Let’s get this clear. It is not a mzungu ideology.
Every time I mention I deal with wild animals the response is ‘ so wewe unafanya kazi ya wazungu‘? (So your job is a white person’s job?) Wait! What? I think to myself wondering how working to conserve our national heritage has become mzungu. Our ancestors coexisted with wildlife so well I even envy them.
Today, there are many African names that are from wild animals. Wildlife was respected and revered at the same time. I remember being told that leopards were guides. Following you home by your side in the thickets or the nearby bush. If by any chance you were to come across a leopard on your path, you were to slowly walk around it and make sure not to step on its tail or you would not become its meal. Such tales most probably didn’t come from hearsay. Another tale says when you noticed that a leopard was trailing beside you, you should not lead it to your cattle boma so that he or she doesn’t find out where your precious herd is.
These narratives, among many other cultural old tale stories, are what our ancestors would face on most of their days.
Circa the late 20th and the now 21st Century. Wildlife has suddenly become a white person’s job in Africa. When I did say I wanted to study conservation as my undergraduate degree, it did not seem luxurious like medicine or even business. I was considered crazy by those who did not understand my passion. Today, whenever a cousin, niece or nephew thinks about studying any environmental course, they are dismissed so fast saying unless they are white then this would make sense.
I am always appalled by this conversation considering the numerous number of Africans, more so Kenyans, who have prospered protecting the environment.
Wangari Maathai will always be an inspiration but many do not realize what it took to actually stand up for the environment. If she was a man, maybe she would not have gone through all those struggles she endured. If she was white, she would have had the backing of fellow white people who would support her work and even reach the government in a much faster way. Does this mean we do not support our own? It’s a double-edged sword. I digress, but why is conservation white based and not African based?
We are used to wildlife so much so we are surprised when tourists come to our country and are awed by magnificent animals such as elephants and lions. We have become so accustomed to having them around in our parks, reserves and invading our farms. Most times we do not see them. We only hear about them. We have left it to tourists.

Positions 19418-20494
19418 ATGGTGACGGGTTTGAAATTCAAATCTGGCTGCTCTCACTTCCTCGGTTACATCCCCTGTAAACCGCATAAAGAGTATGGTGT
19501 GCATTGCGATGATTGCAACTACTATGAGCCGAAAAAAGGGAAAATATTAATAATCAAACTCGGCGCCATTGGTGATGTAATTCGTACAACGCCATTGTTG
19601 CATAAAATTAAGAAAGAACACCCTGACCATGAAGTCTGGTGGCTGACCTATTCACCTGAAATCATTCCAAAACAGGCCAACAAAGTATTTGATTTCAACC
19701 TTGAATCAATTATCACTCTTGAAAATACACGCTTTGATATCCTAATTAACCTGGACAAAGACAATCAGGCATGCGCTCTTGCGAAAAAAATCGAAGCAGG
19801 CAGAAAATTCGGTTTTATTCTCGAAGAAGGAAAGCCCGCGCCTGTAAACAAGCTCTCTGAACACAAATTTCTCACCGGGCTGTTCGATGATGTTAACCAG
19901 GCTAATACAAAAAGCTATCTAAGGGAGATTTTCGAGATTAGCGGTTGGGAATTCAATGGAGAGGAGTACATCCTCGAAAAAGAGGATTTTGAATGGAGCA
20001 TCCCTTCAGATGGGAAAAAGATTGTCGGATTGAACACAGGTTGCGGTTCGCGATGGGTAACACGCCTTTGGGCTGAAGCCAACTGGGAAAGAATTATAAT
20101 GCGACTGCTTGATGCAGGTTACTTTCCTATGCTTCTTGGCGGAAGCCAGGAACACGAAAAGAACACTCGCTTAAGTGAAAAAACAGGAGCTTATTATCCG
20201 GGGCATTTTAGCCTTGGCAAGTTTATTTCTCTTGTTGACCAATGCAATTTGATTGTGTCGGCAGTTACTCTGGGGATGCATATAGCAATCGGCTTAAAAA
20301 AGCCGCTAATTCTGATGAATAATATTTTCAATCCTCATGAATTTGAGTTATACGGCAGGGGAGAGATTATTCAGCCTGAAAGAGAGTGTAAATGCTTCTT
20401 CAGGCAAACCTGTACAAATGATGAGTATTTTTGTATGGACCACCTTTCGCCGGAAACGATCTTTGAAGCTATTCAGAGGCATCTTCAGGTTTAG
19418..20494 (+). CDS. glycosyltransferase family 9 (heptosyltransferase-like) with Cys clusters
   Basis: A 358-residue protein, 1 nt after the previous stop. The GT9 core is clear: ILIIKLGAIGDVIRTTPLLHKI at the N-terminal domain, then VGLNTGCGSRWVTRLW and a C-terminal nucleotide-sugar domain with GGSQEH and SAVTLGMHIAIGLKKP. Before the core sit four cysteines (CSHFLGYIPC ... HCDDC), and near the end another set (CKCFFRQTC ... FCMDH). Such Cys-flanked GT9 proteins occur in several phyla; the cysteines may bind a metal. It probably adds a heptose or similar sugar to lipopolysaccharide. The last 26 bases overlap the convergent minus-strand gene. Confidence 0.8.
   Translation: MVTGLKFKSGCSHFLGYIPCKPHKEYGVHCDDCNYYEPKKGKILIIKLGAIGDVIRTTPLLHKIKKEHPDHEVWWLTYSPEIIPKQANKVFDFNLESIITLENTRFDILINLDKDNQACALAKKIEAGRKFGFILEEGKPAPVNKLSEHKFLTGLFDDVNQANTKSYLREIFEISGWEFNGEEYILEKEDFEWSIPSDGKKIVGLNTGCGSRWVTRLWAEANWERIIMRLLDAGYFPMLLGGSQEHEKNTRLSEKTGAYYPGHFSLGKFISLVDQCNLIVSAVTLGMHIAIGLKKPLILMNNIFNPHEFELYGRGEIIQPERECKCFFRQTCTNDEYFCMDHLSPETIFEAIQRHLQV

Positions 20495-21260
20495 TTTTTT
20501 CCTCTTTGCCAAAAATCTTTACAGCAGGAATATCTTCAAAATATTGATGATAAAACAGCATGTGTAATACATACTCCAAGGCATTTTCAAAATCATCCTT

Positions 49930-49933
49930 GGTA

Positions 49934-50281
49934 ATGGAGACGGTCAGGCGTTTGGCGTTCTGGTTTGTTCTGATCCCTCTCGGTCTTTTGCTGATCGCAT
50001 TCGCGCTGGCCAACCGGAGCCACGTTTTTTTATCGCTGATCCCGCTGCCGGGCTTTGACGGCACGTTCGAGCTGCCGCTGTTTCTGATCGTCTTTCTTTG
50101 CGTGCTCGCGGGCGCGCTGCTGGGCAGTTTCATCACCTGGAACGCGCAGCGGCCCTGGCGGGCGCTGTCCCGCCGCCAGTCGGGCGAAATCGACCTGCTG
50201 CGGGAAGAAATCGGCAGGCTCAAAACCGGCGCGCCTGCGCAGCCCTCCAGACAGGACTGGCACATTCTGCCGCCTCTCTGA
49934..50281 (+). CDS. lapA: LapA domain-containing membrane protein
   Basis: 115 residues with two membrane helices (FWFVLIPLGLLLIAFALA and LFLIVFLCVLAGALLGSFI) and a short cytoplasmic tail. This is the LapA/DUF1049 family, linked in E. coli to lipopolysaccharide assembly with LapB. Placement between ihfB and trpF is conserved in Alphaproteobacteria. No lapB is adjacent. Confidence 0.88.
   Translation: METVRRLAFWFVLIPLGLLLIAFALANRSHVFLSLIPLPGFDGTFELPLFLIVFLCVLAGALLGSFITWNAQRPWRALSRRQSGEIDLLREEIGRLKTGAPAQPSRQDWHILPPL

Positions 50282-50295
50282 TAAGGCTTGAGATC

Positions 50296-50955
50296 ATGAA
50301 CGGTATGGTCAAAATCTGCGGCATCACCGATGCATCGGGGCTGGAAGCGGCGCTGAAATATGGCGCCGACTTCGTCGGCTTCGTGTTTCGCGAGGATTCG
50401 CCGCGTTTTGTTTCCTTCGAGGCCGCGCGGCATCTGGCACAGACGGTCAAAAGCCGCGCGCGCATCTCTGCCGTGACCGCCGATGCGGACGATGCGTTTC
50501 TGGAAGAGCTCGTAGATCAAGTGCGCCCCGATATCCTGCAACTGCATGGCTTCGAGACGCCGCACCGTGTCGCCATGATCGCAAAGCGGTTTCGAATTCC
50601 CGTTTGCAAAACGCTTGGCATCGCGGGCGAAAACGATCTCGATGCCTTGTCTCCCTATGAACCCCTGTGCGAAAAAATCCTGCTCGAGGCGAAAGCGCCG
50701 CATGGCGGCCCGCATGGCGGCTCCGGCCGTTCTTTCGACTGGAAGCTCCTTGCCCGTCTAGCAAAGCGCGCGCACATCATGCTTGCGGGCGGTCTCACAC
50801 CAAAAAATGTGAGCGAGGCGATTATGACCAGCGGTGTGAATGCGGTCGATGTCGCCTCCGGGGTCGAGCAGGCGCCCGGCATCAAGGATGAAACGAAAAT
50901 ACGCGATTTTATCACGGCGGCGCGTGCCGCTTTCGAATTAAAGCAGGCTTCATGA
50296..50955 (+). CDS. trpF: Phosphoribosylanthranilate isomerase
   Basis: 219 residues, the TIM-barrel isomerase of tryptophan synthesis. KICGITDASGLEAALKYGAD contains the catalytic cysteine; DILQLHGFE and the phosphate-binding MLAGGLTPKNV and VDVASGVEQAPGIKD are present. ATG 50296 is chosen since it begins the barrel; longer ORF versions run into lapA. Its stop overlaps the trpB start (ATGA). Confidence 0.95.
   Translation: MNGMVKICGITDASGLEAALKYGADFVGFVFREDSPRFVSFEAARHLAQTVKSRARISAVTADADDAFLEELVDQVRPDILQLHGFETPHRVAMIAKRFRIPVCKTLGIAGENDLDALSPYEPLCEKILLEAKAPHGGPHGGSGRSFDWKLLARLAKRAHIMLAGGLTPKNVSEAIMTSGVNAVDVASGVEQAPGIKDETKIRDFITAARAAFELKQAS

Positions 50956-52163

The media has brainwashed our African minds. Documentaries are only made by white people. Whenever I watched, read binge-watched, on documentaries, I was always told that these people, read white people, are having fun doing nothing. Doing nothing? I ask. Well, according to a number of people, making documentaries about wildlife requires people who have nothing else to do in their lives. I was always grappled by this. Does doing wildlife conservation mean I have nothing else to do? Does it mean I just want to have fun? I thought passion was doing the things that you love. Even if they are not luxurious jobs, especially in the beginning, they yield to meaning and purpose. Besides, it has been said ‘find something that you love doing then figure out how to make money out of it’. Clean money by the way.
I’m here to say wildlife is not a mzungu thing. It is purely African. In fact, it began in Africa. Our wildlife was recognized in every community. It was a part of our culture. Not having wildlife signified doom. Having so much of a species in a particular area signified a threat. In so many cultures, they even considered wildlife their own. Providing water, in some instances during a drought.
It’s about time, we as Africans learn to respect and cherish what we have. If not, we will not only lose the basic ecosystem services provided by our environment, but we will also lose ourselves.
Featured Image: Bryan Adagala | TurnupTravel